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Phase1 - Environmental Site Assessment



Coke Ovens Brook (SCU 2)


Originating at the former Sydney Dump, cutting through the middle of the former Coke Ovens site, and ending in the Tar Ponds, Coke Ovens Brook has a heavy load to bear (Figure 5-1). For decades this stream served as the leachate drain for the Sydney City Dump, the process wastewater sewer for the Coke Ovens facility and the sanitary sewer for residential areas in Whitney Pier. Historical maps indicate that the 1902 shoreline of the Muggah Creek estuary extended up Coke Oven Brook almost to Victoria Road. The result of this historical industrial use is contamination of not only the stream bed sediments, but of the fill and groundwater adjacent to the brook.

In the Muggah Creek Phase II Environmental Site Assessment Report (JDAC, 2001), JDAC reports that the former location of Victoria Road was at grade immediately east of its present location, where it was later constructed as an overpass in the late 1950s. At that time it was moved to its present location and built up above grade with fill to construct the overpass. It is expected that fill used in the construction of the overpass was placed directly on previous ground surface. Any contaminated fill on the DOMTAR site could therefore potentially be hydraulically connected to a similar unit under the SYSCO property (JDAC, 2001).

  Looking Northeast at Muggah Creek showing Coke Ovens Brook near middle of photo (EDM Photo)

The JDAC report does not identify individual sources of contamination within the Coke Ovens Brook area, but suggests that areas such as the DOMTAR site immediately upgradient of the brook, as well as general infilling along the brook, are possible sources.  

Overburden thickness on the site varies between 5.2 to 6.7 metres, and is comprised of fill or till. The fill layers on either side of the Victoria Road overpass have a similar thickness, suggesting the possibility of a hydraulic link between the two. The contact surface of the Canso and Morien Groups is located near the eastern perimeter of the steel plant property, presenting the possibility of a geologic barrier or impediment to contamination moving toward SYSCO property from the Coke Ovens site.

Analytical results contained in the JDAC report indicate that heavy metals (arsenic, thallium, selenium, titanium, lead, copper, zinc, and vanadium) and PAHs were detected at levels that exceed the Canadian Council of Ministers of the Environment (CCME) guideline values for commercial sites. HNC and petroleum hydrocarbons were also detected, but at concentrations below the applicable guideline values.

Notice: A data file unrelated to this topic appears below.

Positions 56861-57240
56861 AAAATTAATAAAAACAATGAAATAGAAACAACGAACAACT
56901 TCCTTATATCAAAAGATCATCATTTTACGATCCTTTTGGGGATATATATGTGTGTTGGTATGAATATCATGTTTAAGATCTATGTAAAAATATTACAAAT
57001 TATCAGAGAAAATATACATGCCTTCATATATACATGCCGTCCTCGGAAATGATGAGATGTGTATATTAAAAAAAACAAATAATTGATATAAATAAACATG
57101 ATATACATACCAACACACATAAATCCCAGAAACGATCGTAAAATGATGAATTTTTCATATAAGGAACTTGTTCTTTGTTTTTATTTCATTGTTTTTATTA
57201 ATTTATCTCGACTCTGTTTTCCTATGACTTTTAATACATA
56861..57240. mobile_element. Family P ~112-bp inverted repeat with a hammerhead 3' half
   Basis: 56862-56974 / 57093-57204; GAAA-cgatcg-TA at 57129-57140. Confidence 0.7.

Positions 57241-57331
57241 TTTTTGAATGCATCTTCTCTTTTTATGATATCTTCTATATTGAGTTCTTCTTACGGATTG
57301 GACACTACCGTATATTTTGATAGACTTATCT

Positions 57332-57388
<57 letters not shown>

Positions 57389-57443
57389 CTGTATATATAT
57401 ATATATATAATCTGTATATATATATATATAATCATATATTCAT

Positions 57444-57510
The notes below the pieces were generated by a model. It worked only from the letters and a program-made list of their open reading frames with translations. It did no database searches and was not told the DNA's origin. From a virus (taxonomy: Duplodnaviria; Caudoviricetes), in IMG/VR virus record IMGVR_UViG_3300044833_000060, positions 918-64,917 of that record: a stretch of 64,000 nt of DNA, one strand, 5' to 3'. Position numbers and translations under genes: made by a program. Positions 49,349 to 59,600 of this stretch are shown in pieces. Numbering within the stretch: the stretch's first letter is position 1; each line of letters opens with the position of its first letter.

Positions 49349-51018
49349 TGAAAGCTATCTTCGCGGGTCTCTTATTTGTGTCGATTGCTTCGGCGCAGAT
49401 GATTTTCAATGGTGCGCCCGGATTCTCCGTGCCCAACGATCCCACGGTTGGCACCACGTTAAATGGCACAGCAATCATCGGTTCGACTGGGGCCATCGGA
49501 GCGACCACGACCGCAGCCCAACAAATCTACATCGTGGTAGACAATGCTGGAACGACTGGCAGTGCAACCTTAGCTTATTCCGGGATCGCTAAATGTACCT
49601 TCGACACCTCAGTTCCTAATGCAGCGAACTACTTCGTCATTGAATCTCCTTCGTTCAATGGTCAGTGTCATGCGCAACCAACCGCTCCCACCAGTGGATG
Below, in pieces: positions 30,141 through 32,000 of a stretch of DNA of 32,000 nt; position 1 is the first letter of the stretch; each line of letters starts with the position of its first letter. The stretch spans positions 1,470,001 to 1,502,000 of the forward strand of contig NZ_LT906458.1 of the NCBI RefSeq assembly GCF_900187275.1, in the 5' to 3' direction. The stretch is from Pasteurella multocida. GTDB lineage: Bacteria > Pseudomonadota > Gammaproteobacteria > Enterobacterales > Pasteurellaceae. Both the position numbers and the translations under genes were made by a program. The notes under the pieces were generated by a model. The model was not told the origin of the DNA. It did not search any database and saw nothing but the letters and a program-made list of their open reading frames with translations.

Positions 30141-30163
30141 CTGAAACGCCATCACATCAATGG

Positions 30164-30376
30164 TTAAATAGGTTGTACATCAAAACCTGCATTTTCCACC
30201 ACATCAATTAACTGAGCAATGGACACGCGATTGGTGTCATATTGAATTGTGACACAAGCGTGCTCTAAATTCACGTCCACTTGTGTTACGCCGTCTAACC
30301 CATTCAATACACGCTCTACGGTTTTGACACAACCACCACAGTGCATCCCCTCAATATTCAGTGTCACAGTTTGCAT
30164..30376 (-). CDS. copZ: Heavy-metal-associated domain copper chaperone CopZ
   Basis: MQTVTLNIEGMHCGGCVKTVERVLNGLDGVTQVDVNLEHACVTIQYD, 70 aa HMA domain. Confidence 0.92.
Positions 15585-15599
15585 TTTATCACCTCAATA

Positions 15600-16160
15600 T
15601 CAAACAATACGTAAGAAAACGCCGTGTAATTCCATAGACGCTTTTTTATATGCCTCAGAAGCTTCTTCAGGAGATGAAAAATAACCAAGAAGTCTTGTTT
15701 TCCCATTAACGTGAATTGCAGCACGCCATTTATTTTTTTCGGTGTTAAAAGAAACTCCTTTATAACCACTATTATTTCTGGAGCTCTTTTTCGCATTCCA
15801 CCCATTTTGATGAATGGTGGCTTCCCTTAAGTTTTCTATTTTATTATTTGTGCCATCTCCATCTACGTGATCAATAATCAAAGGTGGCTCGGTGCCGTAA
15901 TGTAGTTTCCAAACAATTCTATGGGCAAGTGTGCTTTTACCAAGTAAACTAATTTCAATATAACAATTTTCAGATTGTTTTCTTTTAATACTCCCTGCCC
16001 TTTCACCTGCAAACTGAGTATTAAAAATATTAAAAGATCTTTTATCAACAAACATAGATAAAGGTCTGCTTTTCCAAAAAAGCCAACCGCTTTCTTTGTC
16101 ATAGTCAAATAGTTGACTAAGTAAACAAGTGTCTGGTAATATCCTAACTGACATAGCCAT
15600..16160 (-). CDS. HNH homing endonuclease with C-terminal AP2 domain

In groundwater, heavy metals (sulphur, manganese, iron, and strontium) concentrations exceeded the Canadian Drinking Water Quality Guideline values, as did some PAH concentrations. Petroleum hydrocarbons were detected at concentrations below the applicable NSDEL Tier 1 guideline value, and PCB analyses failed to detect their presence. The extent of these impacts has not yet been determined, and no testing has been performed inside the steel plant fence line.

The No. 3 Gate House and parking is presently located within the parcel. The building is constructed of a combination of concrete and wood. Potential hazardous building material and environmental issues associated with the Main Gate House may include lead-based paints, asbestos containing material and PCB fluorescent

The majority of open space in this area is covered with granular materials. Slopes at certain locations show signs of surface erosion. Stormwater catchbasins are located throughout the area, presenting the possibility of siltation and sediment impacts to receiving waters.

  Potential Environmental Issues  

The potential environmental issues associated with the Coke Ovens Brook area are related to the subsurface impacts that have been identified on the site. These include PAH, HNC, heavy metal and petroleum impacts that may extend beyond the fence line of the steel plant and may present concerns for adjacent SCUs. The No. 3 Gate House may also contain hazardous building materials.



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